Ufiteyezu Manzi David & Nyirahategekimana Marie Josie

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Ufiteyezu Manzi David wants to tell his foster sister-cousin, Nyirahategekima Marie Josie, the story of his survival during the 1994 genocide and the fate of their extended family. She listens to details of his extraordinary story of many escapes from death, and the horrors he witnessed as a young boy. The story describes how his parents’ mixed marriage saved him, plus the outreach from persons of different backgrounds. Even cows were his salvation one awful day. Another time he was the only survivor of a bomb blast that killed over 100. Although ‘inflating my nose at the roadblocks’ helped Ufiteyezu Manzi David stay alive, he reflects on the destructive nature of ethnic conflict. Nyirahategekina Marie Josie agrees with him, adding that “…since we have come this far, there is hope for a brighter future.”

“In the past when people met they observed each others' physical appearance height, weight and size of nose in order to classify them as Hutu or Tutsi. I would like to see this change today. We should forget about ethnicity, leave the past behind and remember that we are all descendants of Adam. Even though I am much younger than most parents, I would like to advise them to pay more attention to the young generation. Sometimes parents avoid the youth because they think we are coming to ask them for financial support yet what we really want is advice and positive ideas from our elders. I also believe that elders should be parents to all children in the community. Whether they gave birth to them or not they should set a good example and offer them a helping hand when they are in need.” Ufiteyezu Manzi David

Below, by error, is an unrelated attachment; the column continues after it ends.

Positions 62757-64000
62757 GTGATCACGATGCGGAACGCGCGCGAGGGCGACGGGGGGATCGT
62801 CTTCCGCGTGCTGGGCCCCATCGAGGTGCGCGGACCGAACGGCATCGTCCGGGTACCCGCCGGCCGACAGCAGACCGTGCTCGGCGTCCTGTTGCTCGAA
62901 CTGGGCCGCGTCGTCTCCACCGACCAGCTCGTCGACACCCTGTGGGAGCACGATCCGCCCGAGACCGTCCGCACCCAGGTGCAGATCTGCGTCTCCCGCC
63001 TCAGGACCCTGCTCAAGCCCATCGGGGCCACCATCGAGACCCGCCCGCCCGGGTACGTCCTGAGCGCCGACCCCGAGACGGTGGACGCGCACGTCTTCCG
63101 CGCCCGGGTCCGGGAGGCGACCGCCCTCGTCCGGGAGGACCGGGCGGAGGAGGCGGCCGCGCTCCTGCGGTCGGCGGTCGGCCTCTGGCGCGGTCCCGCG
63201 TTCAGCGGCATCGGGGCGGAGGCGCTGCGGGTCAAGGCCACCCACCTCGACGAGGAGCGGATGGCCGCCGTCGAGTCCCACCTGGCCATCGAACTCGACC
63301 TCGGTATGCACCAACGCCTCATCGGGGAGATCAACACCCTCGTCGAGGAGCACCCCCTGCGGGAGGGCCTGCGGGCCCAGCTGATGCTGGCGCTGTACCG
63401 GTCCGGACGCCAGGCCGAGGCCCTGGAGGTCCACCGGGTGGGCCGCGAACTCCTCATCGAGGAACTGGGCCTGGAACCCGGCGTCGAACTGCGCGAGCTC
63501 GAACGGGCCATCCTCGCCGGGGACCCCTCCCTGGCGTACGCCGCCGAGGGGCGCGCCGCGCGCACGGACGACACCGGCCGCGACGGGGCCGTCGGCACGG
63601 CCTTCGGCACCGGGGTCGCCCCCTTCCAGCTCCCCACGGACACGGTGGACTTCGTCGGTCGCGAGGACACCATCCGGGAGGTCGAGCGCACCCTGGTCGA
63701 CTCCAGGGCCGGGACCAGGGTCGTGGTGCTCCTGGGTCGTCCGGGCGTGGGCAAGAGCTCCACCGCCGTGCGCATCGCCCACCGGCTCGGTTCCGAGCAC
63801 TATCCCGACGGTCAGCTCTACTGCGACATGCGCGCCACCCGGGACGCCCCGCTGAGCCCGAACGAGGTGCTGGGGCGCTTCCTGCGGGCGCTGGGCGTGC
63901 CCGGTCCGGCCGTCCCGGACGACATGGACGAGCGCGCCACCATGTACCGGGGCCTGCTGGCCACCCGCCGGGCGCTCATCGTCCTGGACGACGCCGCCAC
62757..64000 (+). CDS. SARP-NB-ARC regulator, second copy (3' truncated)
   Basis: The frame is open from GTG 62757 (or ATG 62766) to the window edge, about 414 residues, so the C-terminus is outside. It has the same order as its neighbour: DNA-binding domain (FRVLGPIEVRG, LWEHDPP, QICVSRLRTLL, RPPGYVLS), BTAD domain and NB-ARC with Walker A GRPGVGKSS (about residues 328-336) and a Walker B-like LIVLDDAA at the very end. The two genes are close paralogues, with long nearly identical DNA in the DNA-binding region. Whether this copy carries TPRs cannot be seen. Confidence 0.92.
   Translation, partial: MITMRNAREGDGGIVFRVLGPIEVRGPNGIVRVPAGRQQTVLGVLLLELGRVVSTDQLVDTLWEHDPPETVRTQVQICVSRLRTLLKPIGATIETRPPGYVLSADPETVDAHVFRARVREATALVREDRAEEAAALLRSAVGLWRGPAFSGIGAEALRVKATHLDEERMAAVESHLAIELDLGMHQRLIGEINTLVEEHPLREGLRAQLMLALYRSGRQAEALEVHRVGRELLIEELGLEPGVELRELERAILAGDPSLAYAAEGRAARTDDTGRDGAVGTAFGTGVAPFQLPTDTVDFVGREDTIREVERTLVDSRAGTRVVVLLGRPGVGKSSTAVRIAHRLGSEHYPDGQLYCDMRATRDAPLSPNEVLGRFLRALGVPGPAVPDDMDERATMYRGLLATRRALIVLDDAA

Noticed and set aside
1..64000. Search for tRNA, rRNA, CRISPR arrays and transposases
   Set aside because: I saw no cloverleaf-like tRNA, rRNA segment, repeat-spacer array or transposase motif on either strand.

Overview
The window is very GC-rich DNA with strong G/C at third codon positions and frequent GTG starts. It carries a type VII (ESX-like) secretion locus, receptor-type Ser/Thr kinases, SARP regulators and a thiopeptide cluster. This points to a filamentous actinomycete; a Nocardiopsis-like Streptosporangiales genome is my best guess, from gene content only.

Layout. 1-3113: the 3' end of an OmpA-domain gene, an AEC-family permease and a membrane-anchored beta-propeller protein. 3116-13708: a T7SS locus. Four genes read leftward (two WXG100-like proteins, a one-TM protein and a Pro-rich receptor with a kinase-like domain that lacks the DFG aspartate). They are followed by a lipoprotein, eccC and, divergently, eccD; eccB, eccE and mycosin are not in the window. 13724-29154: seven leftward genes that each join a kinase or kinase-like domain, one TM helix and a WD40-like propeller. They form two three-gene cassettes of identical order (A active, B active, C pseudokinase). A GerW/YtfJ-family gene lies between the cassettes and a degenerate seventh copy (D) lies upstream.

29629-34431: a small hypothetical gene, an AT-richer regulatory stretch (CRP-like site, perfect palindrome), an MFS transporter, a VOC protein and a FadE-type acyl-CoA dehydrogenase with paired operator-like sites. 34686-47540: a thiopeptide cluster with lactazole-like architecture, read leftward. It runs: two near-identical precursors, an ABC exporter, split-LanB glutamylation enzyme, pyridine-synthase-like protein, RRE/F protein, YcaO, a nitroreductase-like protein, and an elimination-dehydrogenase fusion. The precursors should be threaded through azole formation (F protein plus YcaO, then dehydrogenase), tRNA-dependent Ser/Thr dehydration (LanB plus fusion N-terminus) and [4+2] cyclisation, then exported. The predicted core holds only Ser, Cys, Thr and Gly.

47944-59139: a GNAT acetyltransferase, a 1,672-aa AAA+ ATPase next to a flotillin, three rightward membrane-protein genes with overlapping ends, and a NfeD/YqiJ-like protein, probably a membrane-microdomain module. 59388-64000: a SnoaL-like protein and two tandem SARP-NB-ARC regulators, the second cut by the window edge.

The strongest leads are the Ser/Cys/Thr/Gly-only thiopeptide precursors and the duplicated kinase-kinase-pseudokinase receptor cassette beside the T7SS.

“I think the genocide was caused by ethnic division and everyone thought that they had to reinforce their ethnic groups. This resulted in killings which also resulted in all the problems we face today. I urge everyone to focus on personal development instead of ethnicity because we are all Rwandese.” Nyirahategekimana Marie Josie

Listen in Kinyarwanda : 
SFH0079.pdf7.31 MB


SEPTEMBER 2014 - Archival Science 14 (Nos. 3-4, 2014): 275-306. Available here


OCTOBER 2014 - Founder and Director Patricia Pasick, Ph.D. has been honored as a 2014 Purpose Prize Fellow which recognizes “outstanding social innovators over aged 60 who are working to change the world by finding solutions to challenging social problems.“

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